Meet Danni Washington
Danni Washington is a TV personality and science communicator who is also the first African American woman to host her own science TV show, Xploration Nature Knows Best. As an avid ocean advocate, she co-founded Big Blue & You, a non-profit organization dedicated to promoting marine conservation through arts and media, encouraging the next generation to take care of our oceans.
Interview With Danni Washington
Danni Washington is a science communicator, ocean advocate, and the first African American woman to host an American science TV show. Her non-profit, Big Blue & You, organizes events to promote ocean conservation, encourage representation in STEM, and inspire younger generations to pursue marine conservation.
I. Be a relatable face and an active voice not only for the ocean but for the health of our planet
II. Find different platforms, including TV, to talk about science and the importance of the ocean
III. Reach out to young, next-gen leaders taking the torch of how we’re going to steward this planet into the future
What would you say is the most rewarding aspect of what you do?
Knowing that I can be a source of inspiration for young leaders figuring out what they want to work on is the most meaningful thing to me because I can totally relate to where they were. I remember being a high school student and not seeing any women that looked like me. My dream is that I can be one of those role models for someone. There’s so much space for everyone to be involved, no matter what. I hope to continue to encourage individuals to follow their passions and their dreams.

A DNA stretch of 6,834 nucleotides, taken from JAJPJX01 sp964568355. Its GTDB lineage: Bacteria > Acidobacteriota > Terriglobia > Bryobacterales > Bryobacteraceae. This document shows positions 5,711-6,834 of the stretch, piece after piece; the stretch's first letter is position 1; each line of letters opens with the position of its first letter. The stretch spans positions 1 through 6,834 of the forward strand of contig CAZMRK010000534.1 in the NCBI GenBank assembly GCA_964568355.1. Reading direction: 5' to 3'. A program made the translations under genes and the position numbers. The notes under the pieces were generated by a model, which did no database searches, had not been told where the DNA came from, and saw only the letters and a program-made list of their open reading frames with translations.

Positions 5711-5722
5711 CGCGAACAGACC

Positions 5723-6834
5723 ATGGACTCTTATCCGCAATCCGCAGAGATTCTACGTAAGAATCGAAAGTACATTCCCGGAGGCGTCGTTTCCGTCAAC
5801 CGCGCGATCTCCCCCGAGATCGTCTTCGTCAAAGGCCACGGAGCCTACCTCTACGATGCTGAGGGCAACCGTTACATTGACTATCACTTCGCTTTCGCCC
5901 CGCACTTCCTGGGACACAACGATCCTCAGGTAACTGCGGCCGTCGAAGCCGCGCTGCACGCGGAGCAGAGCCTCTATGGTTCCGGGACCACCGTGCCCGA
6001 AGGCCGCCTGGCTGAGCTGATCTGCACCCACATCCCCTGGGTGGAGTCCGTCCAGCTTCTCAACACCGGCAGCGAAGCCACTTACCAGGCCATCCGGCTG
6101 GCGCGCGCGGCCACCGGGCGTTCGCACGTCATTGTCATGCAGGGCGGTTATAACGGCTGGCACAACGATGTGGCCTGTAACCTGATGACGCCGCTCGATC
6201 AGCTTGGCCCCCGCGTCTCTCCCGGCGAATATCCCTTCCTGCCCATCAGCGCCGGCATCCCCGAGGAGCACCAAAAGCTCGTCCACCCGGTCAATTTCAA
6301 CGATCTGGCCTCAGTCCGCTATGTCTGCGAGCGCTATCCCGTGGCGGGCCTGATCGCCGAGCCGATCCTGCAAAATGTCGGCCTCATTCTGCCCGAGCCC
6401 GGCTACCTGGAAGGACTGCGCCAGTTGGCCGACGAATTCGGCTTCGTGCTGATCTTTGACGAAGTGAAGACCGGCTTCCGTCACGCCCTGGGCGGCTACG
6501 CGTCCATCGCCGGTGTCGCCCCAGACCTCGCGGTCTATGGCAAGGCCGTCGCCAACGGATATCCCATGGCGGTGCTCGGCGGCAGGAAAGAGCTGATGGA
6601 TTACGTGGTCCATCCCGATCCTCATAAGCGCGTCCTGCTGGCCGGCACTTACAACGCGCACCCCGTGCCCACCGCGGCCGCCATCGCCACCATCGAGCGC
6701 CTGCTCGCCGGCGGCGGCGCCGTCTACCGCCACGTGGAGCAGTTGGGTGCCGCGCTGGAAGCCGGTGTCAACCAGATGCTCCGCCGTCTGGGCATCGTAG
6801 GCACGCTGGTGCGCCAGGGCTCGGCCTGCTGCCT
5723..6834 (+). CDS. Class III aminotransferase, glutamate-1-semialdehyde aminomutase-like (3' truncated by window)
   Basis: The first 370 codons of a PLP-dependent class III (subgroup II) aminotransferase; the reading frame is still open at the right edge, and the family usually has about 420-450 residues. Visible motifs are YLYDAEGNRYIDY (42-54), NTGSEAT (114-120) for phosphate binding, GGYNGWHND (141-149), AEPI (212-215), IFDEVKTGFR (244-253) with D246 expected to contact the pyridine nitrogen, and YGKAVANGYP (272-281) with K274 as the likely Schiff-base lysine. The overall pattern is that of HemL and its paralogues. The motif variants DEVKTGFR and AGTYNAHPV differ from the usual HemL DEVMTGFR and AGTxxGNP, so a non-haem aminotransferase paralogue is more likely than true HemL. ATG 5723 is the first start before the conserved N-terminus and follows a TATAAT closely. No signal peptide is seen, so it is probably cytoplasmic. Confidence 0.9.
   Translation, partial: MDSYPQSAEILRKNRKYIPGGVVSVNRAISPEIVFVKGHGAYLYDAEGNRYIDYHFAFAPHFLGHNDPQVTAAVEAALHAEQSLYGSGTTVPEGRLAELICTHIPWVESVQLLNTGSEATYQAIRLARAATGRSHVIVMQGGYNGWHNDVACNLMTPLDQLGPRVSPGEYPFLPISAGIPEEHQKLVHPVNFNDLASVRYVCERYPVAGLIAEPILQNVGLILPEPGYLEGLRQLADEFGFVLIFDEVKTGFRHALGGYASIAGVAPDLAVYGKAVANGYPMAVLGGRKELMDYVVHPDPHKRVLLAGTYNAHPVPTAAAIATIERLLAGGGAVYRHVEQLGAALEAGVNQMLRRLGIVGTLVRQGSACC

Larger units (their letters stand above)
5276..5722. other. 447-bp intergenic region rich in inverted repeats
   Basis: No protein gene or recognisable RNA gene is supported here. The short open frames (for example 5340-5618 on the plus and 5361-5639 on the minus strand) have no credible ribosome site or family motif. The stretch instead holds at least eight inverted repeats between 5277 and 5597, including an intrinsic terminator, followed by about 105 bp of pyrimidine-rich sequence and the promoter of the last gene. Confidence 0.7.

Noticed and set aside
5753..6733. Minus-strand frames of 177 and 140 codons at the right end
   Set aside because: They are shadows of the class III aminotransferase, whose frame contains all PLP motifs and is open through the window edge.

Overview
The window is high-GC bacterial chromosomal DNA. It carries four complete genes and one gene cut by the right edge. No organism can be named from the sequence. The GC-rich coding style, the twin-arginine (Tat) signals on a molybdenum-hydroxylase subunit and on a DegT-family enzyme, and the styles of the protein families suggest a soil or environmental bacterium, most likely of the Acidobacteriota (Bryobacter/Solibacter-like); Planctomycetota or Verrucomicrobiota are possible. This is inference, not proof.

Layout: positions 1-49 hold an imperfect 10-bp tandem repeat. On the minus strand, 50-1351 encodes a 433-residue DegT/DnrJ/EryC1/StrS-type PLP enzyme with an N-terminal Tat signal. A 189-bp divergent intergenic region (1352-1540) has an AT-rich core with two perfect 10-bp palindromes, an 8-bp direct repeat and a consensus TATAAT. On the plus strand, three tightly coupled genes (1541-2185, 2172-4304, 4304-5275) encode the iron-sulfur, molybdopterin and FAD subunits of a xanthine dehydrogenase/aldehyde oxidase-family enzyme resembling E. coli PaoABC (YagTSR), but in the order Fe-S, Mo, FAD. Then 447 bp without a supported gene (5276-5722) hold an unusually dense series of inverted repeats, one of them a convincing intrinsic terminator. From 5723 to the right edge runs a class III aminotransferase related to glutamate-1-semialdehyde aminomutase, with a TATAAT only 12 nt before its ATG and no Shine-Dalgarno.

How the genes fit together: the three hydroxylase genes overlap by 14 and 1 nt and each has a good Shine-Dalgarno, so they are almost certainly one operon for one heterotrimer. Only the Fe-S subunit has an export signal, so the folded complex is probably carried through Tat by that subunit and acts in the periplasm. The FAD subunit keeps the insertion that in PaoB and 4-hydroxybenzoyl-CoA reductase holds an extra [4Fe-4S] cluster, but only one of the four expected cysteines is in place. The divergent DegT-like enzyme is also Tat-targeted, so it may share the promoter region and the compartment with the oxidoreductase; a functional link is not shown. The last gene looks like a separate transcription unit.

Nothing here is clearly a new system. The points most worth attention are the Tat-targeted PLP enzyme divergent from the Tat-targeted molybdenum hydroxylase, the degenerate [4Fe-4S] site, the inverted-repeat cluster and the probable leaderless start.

With your nonprofit organization, Big Blue & You, what was your inspiration for starting and what does your work strive to do?
When I was 21, I found an article in Teen Vogue magazine titled “Follow Your Heart Tour” asking what girls do to follow their hearts?” I filmed a short video talking about why we have to stop plastic pollution and also protect the ocean for future generations. That video won the contest, and they awarded me $10,000. That was really the moment that catapulted me into my career today.
With that money, my mom and I co-founded Big Blue & You (based in Miami, Florida) together because we both share a love for the ocean, as well as a passion for uplifting children. That desire to help young people do anything that they dream about doing and to provide opportunities for those who don’t have access was really important to us.
The Big Blue & You focuses on educating and inspiring youth about ocean conservation using arts, media, and science. In my South Florida community, so many kids I interacted with knew little about the ocean, and that astounded me. We have this beautiful blue backyard in Florida that is one of a kind, so I wanted to open the door for kids in my community to feel like they had access to the ocean.
We create opportunities and through fun, live events for kids, bringing artists and scientists together to create hands-on science & art activities that they can do throughout the day plus drumming, paddle boarding, and all the fun things that you could do at the beach. It serves as the spark to help inspire some curiosity for kids. That event, Art by the Sea, is that moment where we want to showcase the ocean in a positive light and inspire them to learn more.
When and how did you know you wanted to pursue marine biology and science communications?
When I was six, I learned about marine biology thanks to Free Willy the movie, but, it wasn’t until high school that I realized marine biology is so much more than just studying whales and dolphins.